Art World Players Rethink The Auction Marketplace
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Art World Players Rethink The Auction Marketplace

A new peer-to-peer digital platform lets high-end collectors buy and sell without the middleman.

By Kelly Crow
Thu, May 6, 2021Grey Clock 3 min

Collectors have long enlisted dealers or auction houses to help resell their art holdings because such insiders typically have up-to-date pricing data and access to potential buyers.

Now, in the latest challenge to the art world’s status quo, a team led by former Sotheby’s rainmaker Adam Chinn plans to launch a peer-to-peer digital marketplace later this month that will invite collectors to sell high-end art to each other, directly and anonymously. Listings in an early version of the site, called LiveArt Market, include an Andy Warhol “Rorschach” from 1984 valued around US$200,000 and Jack Pierson’s 2009 sign, “Glory,” valued around US$85,000.

The move comes as all sorts of art-world players rethink the traditional ways art gets traded online, from former Christie’s auctioneer Loïc Gouzer’s Fair Warning auction app to the proliferation of digital platforms selling NFT artworks. Even as the art world’s attention increasingly pivots back to in-person art events including fairs, online sales of luxury goods remain robust and some top industry dealmakers see a bigger market opportunity in finding fresh ways to sell art to collectors accustomed to shopping for art online.

“Collectors go to gatekeepers because they need pricing info, but we want to put collectors in control,” said Mr Chinn, Sotheby’s former chief operating officer. Late last year, he teamed up with artificial intelligence experts and former auction specialists like George O’Dell to buy and retool Live Auction Art, then an auction-tracking data site. The new owners have now equipped the site, renamed LiveArt, with machine-learning technology so it can analyze auction data and give users free, real-time estimates of their collection’s likely market value. The key to success will be convincing collectors that LiveArt’s pricing and provenance services are as reliable as those collectors would get from the auction houses.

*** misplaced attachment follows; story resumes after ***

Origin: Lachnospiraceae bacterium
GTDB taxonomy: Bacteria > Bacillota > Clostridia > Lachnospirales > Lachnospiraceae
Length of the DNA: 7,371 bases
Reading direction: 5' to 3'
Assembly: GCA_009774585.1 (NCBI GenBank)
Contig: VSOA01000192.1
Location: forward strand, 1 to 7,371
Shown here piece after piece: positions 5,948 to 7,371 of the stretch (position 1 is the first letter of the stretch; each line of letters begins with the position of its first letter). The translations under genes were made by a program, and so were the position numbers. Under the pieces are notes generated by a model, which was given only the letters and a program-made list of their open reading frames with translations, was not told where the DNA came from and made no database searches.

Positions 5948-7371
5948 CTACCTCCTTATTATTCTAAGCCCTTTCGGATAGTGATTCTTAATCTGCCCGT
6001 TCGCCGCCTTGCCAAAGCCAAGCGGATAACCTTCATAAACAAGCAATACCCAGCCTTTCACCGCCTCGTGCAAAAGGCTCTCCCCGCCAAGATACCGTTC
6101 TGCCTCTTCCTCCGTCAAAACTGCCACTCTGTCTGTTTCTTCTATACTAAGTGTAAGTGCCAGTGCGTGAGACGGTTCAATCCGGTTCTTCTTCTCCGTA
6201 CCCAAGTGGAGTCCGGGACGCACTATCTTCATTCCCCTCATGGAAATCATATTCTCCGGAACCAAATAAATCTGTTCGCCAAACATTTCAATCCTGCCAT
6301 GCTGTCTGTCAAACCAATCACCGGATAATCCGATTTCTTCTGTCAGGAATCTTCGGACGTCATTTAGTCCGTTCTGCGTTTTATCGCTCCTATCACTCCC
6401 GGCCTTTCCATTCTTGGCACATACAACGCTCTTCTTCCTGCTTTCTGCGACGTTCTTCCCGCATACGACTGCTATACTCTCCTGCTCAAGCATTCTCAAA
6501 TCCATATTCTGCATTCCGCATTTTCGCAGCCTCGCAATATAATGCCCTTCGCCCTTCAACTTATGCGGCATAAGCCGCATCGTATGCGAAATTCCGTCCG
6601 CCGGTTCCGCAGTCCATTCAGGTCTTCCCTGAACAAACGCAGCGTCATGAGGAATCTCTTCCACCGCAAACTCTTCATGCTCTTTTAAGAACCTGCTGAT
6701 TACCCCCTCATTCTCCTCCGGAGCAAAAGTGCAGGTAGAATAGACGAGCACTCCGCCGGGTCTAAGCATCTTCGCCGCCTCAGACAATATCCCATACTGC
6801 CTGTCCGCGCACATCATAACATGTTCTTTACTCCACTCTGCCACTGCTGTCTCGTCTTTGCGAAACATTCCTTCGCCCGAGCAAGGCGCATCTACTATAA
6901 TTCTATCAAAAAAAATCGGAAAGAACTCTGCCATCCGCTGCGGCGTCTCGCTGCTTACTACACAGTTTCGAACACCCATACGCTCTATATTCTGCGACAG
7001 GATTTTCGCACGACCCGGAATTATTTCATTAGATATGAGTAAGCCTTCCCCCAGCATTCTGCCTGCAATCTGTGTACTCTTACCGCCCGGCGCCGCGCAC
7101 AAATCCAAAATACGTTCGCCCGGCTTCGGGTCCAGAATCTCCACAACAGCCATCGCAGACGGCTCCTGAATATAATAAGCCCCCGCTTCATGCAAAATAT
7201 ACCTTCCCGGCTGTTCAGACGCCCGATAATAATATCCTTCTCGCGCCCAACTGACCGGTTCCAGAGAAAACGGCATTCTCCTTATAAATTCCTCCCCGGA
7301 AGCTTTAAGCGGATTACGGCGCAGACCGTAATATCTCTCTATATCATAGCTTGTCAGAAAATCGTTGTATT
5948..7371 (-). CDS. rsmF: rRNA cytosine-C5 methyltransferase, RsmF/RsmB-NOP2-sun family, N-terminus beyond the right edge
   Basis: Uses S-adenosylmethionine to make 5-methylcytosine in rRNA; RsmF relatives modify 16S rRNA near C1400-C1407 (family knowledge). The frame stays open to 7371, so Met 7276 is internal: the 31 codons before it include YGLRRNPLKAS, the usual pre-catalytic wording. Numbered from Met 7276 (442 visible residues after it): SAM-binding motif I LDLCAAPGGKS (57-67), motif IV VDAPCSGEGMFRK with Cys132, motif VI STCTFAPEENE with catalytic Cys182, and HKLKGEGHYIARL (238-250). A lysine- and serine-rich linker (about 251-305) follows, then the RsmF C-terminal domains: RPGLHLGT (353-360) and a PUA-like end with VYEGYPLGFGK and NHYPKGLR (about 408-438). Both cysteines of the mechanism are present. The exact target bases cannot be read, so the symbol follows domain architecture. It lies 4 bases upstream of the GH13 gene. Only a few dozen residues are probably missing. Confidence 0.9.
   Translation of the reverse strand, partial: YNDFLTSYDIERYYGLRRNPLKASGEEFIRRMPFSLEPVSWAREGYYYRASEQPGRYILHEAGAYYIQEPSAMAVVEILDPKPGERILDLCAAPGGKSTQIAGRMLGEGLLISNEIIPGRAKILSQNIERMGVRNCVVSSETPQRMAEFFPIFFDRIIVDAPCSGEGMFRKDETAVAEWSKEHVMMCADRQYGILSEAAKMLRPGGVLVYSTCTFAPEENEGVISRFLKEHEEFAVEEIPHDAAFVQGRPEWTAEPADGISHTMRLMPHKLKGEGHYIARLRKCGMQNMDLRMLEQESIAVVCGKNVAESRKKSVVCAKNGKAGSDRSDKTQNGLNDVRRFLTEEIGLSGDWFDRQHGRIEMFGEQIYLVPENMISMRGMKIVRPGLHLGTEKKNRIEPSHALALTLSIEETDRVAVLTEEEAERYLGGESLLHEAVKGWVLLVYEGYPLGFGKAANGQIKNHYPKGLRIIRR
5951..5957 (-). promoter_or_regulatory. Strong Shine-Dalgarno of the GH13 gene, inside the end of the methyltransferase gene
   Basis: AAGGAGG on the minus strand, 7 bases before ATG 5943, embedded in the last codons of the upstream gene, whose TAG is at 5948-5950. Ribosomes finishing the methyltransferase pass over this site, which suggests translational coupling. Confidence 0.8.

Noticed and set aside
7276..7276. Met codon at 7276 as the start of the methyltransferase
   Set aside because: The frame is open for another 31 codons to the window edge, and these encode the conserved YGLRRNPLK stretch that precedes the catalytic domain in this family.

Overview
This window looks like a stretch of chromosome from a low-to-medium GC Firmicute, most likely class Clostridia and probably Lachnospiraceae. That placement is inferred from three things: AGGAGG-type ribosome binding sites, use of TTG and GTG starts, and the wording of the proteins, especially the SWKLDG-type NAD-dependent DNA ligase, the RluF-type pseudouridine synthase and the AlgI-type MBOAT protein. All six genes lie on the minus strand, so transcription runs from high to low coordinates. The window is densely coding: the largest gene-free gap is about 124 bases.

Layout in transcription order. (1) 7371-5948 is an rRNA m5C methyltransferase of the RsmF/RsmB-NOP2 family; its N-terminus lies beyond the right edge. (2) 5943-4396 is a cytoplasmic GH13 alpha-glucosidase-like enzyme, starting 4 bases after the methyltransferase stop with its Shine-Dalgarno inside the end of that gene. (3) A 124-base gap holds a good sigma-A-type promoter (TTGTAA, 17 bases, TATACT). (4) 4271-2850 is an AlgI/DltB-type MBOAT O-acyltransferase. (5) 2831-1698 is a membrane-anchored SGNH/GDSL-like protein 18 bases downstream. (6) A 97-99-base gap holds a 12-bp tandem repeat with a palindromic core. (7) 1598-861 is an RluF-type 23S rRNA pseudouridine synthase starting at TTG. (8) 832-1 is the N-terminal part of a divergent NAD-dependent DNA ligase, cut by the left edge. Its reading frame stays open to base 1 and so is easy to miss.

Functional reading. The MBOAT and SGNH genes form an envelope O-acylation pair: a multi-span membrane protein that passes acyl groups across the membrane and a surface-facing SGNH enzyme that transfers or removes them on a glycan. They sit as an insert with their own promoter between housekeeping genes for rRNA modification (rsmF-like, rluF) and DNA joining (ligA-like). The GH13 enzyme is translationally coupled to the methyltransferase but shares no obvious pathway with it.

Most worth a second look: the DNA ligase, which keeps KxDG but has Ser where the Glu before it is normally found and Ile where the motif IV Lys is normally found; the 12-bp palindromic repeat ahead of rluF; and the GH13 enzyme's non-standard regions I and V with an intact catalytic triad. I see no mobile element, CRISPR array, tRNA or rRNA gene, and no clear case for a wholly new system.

The architect behind the tech is Boris Pevzner, a graduate of MIT known for creating and selling several companies that use AI-driven algorithms, including one that resolves freight-shipping issues and another that manages art collections, Collectrium, that he sold to Christie’s in 2015.

Starting later this month, LiveArt will add the marketplace component to double as an online platform for private art sales. People can upload artworks and specify any details they want shared or kept from potential buyers, including their own identities. Once listed, an artificial intelligence bot on the site will help them sift offers or field questions from potential buyers—like bots on retailer sites already do—as well as mediate deal terms so both parties remain discreet, if they choose. Once under contract, the seller will be asked to ship the work to the company’s clearinghouse in Delaware, where conservators and former auction specialists will check its condition and vet provenance before sending it on to its buyer, Mr. Chinn said.

He added that LiveArt has hired a team of provenance researchers, including some from Phillips, to vet work and if there are provenance disputes between buyers and sellers, the site will offer mediation. (LiveArt only charges buyers a flat 10% fee for any sales versus the big auction houses which can charge more than 20%.)

Christie’s and Sotheby’s didn’t immediately comment on Mr. Chinn’s new venture.

New York art adviser Alex Glauber, who isn’t involved with the venture, said the matchmaking element of a peer-to-peer digital marketplace could “solve a practical problem” for collectors who want to sell middle-market pieces without paying steeper fees to an auction house or wrangling a gallery to promote their consignments ahead of the gallery’s own inventory or artists.

Mr. Glauber said he plans to upload a few pieces to test the experience before he suggests it to his clients. He said the challenge will lie in persuading a “critical mass” of sellers, who typically prize discretion, to reveal the art they’ve got in storage. “Even with all the security assurances, some people may be reluctant to push their pieces online,” he said. “It’s going to take some convincing.”

David Rogath, a Connecticut collector who owns pieces by David Hockney and René Magritte, said he also has no ties to the venture but said he has bought and sold plenty of art through Mr. Chinn during his tenure at Sotheby’s, so he’s intrigued by the platform. “I have things I want to sell and things I don’t want anyone outside my family to know I own, and Adam understands discretion is key,” Mr. Rogath said.

Mr. Rogath said he used LiveArt’s pricing tool to test the values for several works he’s owned over the years and said he found them accurate. Mr. Rogath also said the site appears to smooth out some “speed bumps” that have historically dissuaded top collectors from brokering major sales to each other, including the logistics of hiring third parties to research and vouchsafe a piece’s condition and authenticity. If a platform can take over those real-world hassles, he said, “For a collector, there’s an allure to cutting out the middle man.”

Reprinted by permission of The Wall Street Journal, Copyright 2021 Dow Jones & Company. Inc. All Rights Reserved Worldwide. Original date of publication: May 5, 2021

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